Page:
News & Views

What is the scourge of investors?

Unfortunately, as humans, we are poorly neurologically wired to be good investors. 

We seem to be hard-wired to promote survival instincts… 

Survival instincts such as fight and flight, fear and greed and an aversion to losses – help us to survive but can lead us to bad investment decisions. 

For many investors, a propensity to place too much weight on recent events in terms of what the future may look like is quite common. This is known as a ‘recency bias’ and it is this, we regard as the scourge of investors. 

Charles Schwab, a major US broker, sponsored some research on its own client base to identify which behavioural biases predominate in their clients and recency bias was the one most commonly exhibited.

Around 50% to 60% of all investors appear to suffer from recency bias, and the number is even higher for younger investors, and I just wonder if this is possibly due to the influence of social media?

Social Media Investor Bias

Let’s look at an example of recency bias in action.  

Some investors may include global commercial property such as shopping malls, offices, industrial buildings, logistics hubs and data centres, in the growth assets portion of their portfolios to provide a bit of diversification to their pure equity exposures.  

It is not guaranteed to work all the time but can be beneficial at times. The logic and empirical data certainly support a reasonable case for including global commercial property.  

Yet, of late, global commercial property has been under pressure on account of lifestyle and work-pattern changes, driven in part by covid lockdowns. 

Add in rapidly rising interest rates and the ‘story’ sounds quite bleak – in 2022, global commercial property, as an asset class was down by around -14%, whilst the UK equity market was up by about +7%.  

And, global commercial property is down again in 2023.  

Many investors might be tempted to consider abandoning it as an asset class because they believe the future ‘obviously’ looks bleak, and its recent run of poor performance is thus likely to persist.  

Yet, doing this would ignore a central tenet of systematic investing that all this doom and gloom is already reflected in market prices for global commercial property – in other words, it might go higher or lower from here, not because of what has recently happened but what new information the market receives.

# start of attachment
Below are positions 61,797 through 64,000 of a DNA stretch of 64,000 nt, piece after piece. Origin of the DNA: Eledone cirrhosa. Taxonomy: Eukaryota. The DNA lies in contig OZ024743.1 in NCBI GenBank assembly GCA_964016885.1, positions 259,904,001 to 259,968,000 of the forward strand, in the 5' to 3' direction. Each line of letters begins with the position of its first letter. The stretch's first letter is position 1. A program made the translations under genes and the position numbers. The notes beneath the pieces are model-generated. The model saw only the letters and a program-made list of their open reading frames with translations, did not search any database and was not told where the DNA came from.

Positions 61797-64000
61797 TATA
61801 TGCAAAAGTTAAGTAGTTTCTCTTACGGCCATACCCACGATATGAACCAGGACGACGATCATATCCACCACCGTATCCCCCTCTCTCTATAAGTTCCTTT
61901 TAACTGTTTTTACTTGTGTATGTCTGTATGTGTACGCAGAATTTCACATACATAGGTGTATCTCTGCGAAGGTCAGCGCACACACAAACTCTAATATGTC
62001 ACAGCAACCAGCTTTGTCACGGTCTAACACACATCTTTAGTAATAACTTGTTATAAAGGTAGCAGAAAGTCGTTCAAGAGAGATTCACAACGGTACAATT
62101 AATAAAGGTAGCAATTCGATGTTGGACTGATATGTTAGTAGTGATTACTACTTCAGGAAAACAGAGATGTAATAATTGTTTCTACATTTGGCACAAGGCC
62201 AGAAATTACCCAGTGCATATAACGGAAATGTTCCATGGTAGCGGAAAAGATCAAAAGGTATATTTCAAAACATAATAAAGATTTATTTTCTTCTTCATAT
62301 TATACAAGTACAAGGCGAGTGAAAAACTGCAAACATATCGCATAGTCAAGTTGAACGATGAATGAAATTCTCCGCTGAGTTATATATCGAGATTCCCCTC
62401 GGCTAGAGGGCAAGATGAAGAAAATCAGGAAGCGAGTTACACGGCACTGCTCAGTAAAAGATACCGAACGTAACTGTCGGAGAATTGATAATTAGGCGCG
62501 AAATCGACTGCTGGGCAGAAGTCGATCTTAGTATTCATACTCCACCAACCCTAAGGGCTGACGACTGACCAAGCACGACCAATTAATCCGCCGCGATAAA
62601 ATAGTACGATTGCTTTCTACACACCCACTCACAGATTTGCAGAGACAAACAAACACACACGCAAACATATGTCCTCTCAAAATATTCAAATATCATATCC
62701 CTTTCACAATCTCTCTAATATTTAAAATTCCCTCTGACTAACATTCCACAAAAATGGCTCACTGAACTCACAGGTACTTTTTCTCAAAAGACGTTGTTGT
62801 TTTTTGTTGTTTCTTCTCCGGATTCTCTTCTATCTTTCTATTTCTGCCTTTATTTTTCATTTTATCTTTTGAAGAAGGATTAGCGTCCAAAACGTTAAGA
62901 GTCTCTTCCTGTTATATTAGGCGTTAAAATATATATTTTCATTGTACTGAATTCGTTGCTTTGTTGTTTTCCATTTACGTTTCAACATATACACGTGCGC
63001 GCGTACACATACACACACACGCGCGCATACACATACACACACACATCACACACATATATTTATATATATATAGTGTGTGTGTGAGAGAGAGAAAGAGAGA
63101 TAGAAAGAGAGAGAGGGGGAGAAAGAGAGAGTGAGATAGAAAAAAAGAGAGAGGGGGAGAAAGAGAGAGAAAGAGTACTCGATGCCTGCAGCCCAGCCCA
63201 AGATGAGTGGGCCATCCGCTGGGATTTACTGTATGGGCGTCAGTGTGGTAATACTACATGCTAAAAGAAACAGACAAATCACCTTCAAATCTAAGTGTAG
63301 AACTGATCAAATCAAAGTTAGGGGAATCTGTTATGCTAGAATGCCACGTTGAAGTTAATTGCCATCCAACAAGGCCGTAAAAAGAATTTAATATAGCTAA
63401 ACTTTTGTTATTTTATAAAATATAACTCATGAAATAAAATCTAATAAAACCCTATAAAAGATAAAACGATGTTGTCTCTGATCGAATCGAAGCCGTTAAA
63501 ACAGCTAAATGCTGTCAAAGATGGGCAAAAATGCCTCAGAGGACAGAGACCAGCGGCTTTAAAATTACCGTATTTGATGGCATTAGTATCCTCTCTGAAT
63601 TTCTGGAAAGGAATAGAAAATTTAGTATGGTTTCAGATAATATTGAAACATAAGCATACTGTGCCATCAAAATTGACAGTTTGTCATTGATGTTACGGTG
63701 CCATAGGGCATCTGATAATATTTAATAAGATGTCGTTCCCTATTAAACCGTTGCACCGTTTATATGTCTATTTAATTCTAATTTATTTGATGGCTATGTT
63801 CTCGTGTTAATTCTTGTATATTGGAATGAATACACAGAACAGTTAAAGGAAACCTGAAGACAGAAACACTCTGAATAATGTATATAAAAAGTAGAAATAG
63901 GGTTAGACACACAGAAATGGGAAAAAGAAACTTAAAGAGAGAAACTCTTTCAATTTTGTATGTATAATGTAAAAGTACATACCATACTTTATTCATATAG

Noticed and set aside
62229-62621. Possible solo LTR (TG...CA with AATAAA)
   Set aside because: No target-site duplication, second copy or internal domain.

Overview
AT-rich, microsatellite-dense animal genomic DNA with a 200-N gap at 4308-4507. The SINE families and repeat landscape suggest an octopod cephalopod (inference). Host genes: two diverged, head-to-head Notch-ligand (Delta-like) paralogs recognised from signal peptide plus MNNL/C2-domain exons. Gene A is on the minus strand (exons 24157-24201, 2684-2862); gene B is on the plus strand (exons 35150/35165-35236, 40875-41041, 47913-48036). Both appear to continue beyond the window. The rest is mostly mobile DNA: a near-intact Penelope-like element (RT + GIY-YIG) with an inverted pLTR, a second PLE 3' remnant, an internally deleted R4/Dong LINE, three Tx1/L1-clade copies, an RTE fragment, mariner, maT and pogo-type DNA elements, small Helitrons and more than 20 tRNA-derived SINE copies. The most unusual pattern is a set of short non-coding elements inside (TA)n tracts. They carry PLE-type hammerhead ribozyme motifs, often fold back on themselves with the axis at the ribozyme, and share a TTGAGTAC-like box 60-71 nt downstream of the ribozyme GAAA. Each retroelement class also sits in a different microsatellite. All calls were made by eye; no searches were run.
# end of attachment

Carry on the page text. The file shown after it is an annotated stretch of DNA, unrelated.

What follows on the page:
Every asset class has its bad and good periods yet global commercial property has been the most consistent when compared to Developed and Emerging Market equities over the past 20 years or so!

A rational investor might reasonably want to own all three asset classes in some proportion. 

Abandoning or adding to a portfolio simply by extrapolating what has recently done well or badly is not a great strategy and is likely to lead to constant portfolio change, less-well diversified portfolios and poorer outcomes for investors.  

In 2022, commodity futures – after many very poor years – were the star asset class, returning around +30% in a year when bonds and equities were down in value. In 2023 they are down in value by around -15%.  

And, when gold rises in price, investors are always curious.

As investors, we should never fall into the trap of thinking that the recent past points us to future outcomes.

Furthermore, we should never fall into the trap of thinking that a winning investment strategy is to pick what has just done well and avoid what has just been done badly – following this path is highly likely to result in great disappointment.  

In closing, let’s reflect on these wise words written by Charles D. Ellis in his excellent 2002 book Winning the Loser’s Game (Ellis, 2002):

‘The hardest work in investing is not intellectual, it’s emotional. Being rational in an emotional environment is not easy. The hardest work is not figuring out the optimal investment policy; it’s sustaining a long-term focus at market highs or market lows and staying committed to a sound investment policy. Holding on to sound investment policy at market highs and market lows in notoriously hard and important work, particularly when Mr Market always tries to trick you into making changes.’

For more information please get in touch with the Wells Gibson team.